At 6:34 p.m. the wind shifted sharply and a wall of wind and rain swept in, engulfing the hotel with a howling, whistling sound. There was a complete whiteout. The building trembled. Things were crashing– big crashes as the hotel started to blow apart. Erik [a storm chaser with Morgerman] and I retreated to our room. A frightened hotel worker joined us and we stood in the dark, not sure what to do. We heard a terrific explosion and assumed the roof had blown off. (We were right.) Minutes later a man burst into the room– a family across the hall was in trouble– their room had torn open– roof, ceiling, and all had blown away. Erik rushed across the hall– which was now a wind tunnel– and helped them into our room. Then all of us– six adults and two children– crammed into the tiny bathroom: the family around the toilet, Erik and me in the shower stall, two hotel workers next to the sink, all of us pressed against each other in the darkness like trapped animals. Roaring. Crashing. The mother wept– she was freaked out. I told her not to worry– told her (in broken Spanish) we were totally safe– but I was talking nonsense, telling a lie. More crashing. We put pillows and blankets over the children, and Erik and I put computer bags over our heads and got low. Water was streaming from the ceiling and we expected it to blow away any second. So Erik and the two workers and I pulled the mattress off the bed and squeezed it into the bathroom. We tore the shower doors out to make room, then lifted the mattress up over everyone and wedged it in to make an extra ceiling. And we waited.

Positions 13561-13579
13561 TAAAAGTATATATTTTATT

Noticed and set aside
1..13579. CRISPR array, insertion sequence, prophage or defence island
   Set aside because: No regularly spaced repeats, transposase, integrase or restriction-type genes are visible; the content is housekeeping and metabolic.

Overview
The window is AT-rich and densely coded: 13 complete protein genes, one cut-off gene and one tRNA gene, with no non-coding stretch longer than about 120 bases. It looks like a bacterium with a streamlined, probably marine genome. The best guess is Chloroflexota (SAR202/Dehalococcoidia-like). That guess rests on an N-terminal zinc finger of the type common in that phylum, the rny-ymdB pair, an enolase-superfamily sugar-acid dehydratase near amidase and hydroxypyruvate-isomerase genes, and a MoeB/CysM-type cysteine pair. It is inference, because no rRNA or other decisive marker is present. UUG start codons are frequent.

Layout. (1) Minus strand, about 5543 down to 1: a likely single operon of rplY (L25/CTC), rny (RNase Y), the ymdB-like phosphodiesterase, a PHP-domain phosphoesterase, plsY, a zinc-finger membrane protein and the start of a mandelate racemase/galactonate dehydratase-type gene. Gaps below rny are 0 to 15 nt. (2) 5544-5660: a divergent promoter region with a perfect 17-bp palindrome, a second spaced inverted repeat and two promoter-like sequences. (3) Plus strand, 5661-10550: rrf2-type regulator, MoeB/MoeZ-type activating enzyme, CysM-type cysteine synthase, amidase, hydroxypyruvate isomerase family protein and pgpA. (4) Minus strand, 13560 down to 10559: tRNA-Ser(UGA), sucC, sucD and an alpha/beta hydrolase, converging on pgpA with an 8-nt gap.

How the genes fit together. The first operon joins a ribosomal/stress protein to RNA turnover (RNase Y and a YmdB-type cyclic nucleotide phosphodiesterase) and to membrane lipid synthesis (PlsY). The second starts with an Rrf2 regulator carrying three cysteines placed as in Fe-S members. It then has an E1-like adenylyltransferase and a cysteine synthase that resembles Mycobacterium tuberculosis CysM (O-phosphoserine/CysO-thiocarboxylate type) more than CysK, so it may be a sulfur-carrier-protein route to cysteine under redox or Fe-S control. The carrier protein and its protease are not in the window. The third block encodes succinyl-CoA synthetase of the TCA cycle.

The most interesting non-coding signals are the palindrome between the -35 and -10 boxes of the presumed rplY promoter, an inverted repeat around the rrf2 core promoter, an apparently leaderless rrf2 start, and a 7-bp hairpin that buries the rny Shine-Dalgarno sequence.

Riding Out Hurricane Patricia Huddled in a Hotel Bathroom“The whole building started to tremble and then it just started to blow apart.”This Storm Tracker rode out Hurricane Patricia huddled in a hotel bathroom!

Posted by AMHQ on Monday, October 26, 2015

You can read Morgerman’s full story on his Facebook page: ICyclone.

Weakening, small, or whatever, this was a historic, powerhouse storm.  Marshall Shepherd, professor of atmospheric science at the University of Georgia and weather columnist at, answered the ‘was it overhyped’ question this way:

Are you kidding me? How can you overhype a record-shattering hurricane, packing EF-5 tornado winds, and approaching a major country? . . . It almost seems like some would rather see carnage and destruction to justify the call of alarm or make for a better story. I have often pondered the obsession that we have preparing for a major hazard, and then being critical if the destruction doesn’t meet some level of expectation. The “better safe than sorry” rule works.
This timelapse video shows Hurricane Patricia and it's eye as the International Space Station​ flew over the Category 5 storm Friday. (NASA/Youtube)

* According to USA Today: “By Sunday afternoon, six people were reported dead: two struck by a falling tree in the town of Tapalpa in southern Jalisco state and four others killed in a vehicle accident, according to the Spanish news agency EFE in Mexico.”